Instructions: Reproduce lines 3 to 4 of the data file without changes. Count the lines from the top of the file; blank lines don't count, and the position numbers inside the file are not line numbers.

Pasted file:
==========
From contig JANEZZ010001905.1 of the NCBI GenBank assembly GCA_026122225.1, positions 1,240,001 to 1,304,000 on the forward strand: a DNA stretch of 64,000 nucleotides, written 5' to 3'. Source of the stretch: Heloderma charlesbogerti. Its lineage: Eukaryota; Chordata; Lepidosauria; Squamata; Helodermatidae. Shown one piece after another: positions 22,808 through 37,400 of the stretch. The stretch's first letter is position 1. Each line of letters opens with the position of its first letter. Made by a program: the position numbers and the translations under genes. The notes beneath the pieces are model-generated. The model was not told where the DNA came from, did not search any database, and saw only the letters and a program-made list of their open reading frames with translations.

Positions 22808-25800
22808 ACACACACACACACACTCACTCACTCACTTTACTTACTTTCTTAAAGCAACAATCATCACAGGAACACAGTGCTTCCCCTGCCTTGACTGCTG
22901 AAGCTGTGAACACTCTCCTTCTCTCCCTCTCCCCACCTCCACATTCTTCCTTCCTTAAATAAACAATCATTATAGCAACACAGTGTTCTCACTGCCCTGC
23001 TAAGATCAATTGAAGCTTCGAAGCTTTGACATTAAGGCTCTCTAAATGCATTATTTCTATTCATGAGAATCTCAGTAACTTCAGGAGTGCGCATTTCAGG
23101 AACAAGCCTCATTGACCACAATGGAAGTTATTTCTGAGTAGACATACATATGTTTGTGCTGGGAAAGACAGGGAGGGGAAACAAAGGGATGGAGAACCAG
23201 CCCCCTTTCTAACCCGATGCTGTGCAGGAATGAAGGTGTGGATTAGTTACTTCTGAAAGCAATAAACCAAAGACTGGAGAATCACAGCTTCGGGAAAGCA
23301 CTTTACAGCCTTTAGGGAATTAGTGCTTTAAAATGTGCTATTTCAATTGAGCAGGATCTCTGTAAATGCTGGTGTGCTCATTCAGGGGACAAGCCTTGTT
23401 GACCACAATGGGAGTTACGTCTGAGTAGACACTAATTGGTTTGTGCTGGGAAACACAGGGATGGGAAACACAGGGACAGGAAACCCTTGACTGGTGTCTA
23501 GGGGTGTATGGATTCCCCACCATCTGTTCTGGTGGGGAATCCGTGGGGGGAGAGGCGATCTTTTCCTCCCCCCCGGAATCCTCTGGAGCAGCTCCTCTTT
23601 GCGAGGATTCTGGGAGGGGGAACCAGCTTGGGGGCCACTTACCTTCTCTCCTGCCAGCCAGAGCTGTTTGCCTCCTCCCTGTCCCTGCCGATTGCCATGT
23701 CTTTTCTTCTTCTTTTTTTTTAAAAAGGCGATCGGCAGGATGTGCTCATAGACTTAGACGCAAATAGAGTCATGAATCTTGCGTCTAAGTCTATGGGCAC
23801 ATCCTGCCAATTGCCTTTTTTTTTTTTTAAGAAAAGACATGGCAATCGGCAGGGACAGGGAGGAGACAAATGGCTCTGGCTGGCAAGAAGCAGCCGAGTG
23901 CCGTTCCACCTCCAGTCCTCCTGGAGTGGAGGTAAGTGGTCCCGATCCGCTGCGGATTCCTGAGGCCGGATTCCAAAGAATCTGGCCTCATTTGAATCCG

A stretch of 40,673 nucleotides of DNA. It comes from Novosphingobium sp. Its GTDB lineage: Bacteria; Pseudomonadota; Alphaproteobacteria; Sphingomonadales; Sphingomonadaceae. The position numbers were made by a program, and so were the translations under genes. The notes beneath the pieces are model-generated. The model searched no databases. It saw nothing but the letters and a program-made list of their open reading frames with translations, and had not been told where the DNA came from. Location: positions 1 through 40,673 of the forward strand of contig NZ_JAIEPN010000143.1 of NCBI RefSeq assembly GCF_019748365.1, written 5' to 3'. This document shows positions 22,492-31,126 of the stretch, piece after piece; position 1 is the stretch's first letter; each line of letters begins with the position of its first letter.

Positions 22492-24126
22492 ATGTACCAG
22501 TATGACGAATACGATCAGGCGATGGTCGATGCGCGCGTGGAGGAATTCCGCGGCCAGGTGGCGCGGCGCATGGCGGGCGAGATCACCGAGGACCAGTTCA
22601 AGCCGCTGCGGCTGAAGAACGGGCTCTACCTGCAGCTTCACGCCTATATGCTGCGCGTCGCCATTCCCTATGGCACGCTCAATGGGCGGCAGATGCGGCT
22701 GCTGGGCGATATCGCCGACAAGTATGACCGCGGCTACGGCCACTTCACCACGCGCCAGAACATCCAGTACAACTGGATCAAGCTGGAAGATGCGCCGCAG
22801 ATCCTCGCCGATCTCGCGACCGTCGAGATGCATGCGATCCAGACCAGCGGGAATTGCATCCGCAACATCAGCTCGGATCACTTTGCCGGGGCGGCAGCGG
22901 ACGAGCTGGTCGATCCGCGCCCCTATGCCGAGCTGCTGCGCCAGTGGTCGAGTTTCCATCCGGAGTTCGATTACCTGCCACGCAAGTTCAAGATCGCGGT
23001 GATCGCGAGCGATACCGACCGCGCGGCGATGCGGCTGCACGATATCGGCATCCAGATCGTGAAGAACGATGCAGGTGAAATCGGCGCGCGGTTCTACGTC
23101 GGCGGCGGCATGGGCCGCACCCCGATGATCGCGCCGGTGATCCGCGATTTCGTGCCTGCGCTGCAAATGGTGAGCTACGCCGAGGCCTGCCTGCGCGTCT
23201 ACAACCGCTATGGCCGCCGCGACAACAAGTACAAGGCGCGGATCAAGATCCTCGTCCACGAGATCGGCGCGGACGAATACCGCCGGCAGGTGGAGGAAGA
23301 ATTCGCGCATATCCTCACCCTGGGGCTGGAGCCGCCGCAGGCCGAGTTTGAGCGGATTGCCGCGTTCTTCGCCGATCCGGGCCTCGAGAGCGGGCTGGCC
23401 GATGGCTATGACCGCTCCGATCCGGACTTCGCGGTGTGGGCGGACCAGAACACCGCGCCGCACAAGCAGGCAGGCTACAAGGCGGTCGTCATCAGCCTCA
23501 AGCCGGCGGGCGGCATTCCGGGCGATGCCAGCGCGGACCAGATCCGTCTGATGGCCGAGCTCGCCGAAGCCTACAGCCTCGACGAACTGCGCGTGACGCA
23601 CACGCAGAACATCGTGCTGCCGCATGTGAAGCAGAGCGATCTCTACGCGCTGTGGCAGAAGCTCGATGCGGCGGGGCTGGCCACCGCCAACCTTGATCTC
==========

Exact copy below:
22808 ACACACACACACACACTCACTCACTCACTTTACTTACTTTCTTAAAGCAACAATCATCACAGGAACACAGTGCTTCCCCTGCCTTGACTGCTG
22901 AAGCTGTGAACACTCTCCTTCTCTCCCTCTCCCCACCTCCACATTCTTCCTTCCTTAAATAAACAATCATTATAGCAACACAGTGTTCTCACTGCCCTGC